My favorite example of this is when you begin chapter nine. GLaDOS realizes something has gone wrong, and warns you “this is the part where he kills you,” when suddenly Wheatley appears and announces “this is the part where I kill you,” as title text fades onto the screen: “Chapter 9 – The Part Where He Kills You.” If that’s not enough, at the same moment, an achievement pops on screen: “The Part Where He Kills You”. The rapid-fire of this had me laughing so hard I had to pause the game. Games don’t take advantage of their ability to do things other media can’t often enough, as many big, blockbuster games try too hard to be big, blockbuster movies.


Tuned to perfection

Portal 2 is a game that should be studied by upcoming game developers, if only for its pacing. The rate at which the game introduces new mechanics is brilliantly well-done, as it never lets an existing mechanic feel old, and I never felt like a gameplay concept wasn’t explored fully enough. Just as I began to feel like I was mastering one concept, a new idea was introduced, flipping the whole thing on its head. Between the portals, the transport tubes and the different gels, there is so much going on that solving the puzzles gets fairly complex. The game was never too hard, but it was challenging enough to make me feel smart when I found a clever solution.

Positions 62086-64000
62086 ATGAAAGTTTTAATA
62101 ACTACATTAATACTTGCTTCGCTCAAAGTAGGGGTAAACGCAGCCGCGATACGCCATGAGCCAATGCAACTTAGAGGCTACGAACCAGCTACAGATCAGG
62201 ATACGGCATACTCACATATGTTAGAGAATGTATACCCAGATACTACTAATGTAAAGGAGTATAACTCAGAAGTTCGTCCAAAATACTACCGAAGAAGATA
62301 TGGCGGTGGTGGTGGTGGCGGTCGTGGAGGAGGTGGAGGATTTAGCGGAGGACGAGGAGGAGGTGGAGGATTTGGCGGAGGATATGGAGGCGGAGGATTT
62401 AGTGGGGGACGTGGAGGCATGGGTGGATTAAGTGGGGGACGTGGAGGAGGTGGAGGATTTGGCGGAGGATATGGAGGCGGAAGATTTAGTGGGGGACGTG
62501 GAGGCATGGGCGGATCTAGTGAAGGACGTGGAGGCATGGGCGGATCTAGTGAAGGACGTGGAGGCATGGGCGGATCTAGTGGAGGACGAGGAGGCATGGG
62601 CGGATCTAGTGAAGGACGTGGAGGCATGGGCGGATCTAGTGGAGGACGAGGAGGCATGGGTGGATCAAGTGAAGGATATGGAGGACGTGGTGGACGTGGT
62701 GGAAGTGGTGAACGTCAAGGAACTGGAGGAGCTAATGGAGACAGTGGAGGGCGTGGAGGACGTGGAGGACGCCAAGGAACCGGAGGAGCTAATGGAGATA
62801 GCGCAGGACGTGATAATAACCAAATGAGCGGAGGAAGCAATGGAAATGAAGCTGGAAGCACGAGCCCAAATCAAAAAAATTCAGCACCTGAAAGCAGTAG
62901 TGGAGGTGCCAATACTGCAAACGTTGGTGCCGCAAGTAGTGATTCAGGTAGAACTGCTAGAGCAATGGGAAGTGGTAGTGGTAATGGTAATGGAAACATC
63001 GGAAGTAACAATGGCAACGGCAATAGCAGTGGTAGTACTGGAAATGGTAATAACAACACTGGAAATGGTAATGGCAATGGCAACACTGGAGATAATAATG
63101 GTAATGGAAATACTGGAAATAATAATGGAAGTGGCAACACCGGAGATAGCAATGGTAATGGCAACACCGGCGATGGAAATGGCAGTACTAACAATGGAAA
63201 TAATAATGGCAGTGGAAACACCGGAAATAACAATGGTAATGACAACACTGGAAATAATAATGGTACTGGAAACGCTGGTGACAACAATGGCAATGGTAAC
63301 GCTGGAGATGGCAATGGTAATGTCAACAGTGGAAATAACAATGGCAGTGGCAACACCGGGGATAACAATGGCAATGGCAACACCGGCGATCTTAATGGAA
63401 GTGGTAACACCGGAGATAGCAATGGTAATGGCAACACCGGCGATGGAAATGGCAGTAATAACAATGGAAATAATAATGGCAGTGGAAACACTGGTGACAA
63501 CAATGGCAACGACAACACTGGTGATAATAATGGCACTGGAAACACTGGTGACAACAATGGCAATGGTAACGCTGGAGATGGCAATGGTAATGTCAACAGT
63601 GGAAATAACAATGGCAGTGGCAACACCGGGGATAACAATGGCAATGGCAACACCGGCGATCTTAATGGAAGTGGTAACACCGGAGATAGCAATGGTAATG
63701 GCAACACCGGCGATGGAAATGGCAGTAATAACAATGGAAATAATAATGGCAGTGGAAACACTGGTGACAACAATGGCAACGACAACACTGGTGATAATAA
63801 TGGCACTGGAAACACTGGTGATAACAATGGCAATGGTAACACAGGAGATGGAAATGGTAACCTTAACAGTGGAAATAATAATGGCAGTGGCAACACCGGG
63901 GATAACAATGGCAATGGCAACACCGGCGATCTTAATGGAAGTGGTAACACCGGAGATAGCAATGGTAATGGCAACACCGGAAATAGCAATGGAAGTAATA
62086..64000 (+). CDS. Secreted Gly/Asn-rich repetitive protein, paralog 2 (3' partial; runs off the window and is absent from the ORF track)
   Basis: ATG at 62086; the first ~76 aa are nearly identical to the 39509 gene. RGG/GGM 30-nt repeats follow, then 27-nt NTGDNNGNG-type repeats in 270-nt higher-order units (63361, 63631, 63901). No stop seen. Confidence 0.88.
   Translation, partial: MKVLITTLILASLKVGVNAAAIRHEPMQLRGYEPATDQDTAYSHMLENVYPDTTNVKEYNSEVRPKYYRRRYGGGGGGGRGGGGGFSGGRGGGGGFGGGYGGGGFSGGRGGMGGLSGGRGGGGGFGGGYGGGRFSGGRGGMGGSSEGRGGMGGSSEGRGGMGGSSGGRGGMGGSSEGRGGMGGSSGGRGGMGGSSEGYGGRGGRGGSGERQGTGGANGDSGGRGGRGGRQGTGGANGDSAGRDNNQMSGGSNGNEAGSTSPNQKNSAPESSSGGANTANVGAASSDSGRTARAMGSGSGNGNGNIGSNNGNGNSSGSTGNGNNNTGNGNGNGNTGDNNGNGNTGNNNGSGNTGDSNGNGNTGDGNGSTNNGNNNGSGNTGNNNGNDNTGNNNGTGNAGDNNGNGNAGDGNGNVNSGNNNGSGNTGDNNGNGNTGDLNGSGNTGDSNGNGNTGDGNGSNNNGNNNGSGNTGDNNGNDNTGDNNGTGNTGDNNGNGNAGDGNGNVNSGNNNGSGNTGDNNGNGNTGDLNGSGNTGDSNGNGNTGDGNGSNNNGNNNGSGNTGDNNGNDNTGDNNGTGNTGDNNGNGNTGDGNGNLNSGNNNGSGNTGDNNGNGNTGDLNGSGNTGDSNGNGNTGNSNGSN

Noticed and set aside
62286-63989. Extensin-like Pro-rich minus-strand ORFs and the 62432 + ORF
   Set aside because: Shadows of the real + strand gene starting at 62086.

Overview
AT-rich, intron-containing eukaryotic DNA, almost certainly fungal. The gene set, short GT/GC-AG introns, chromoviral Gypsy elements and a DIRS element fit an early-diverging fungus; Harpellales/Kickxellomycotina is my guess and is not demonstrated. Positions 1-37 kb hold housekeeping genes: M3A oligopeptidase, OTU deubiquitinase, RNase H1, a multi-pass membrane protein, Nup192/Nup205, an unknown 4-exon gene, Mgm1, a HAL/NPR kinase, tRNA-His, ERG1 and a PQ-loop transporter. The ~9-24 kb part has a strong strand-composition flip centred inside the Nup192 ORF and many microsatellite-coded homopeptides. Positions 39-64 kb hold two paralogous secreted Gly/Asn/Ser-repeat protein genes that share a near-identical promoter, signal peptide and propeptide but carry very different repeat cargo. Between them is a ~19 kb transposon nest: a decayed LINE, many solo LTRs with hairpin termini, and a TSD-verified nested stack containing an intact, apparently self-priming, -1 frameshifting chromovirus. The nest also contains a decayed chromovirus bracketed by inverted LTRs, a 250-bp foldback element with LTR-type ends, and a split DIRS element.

Along with the mechanics, the atmosphere also changes. It divides pretty neatly into three acts, and each act felt like such a different setting from the others, I never got used to any one environment. I never lost the desire to just “look” at the space I was in. This is very out of character for me, as I usually start a game this way, but toward the end I tend to get very goal-focused. With Portal 2 I just wanted to savor the ride as long as I could. Now if only Valve could just get past its “threes” problem…

Check out the rest of the staff’s most-beloved titles in the My Favorite Game archive.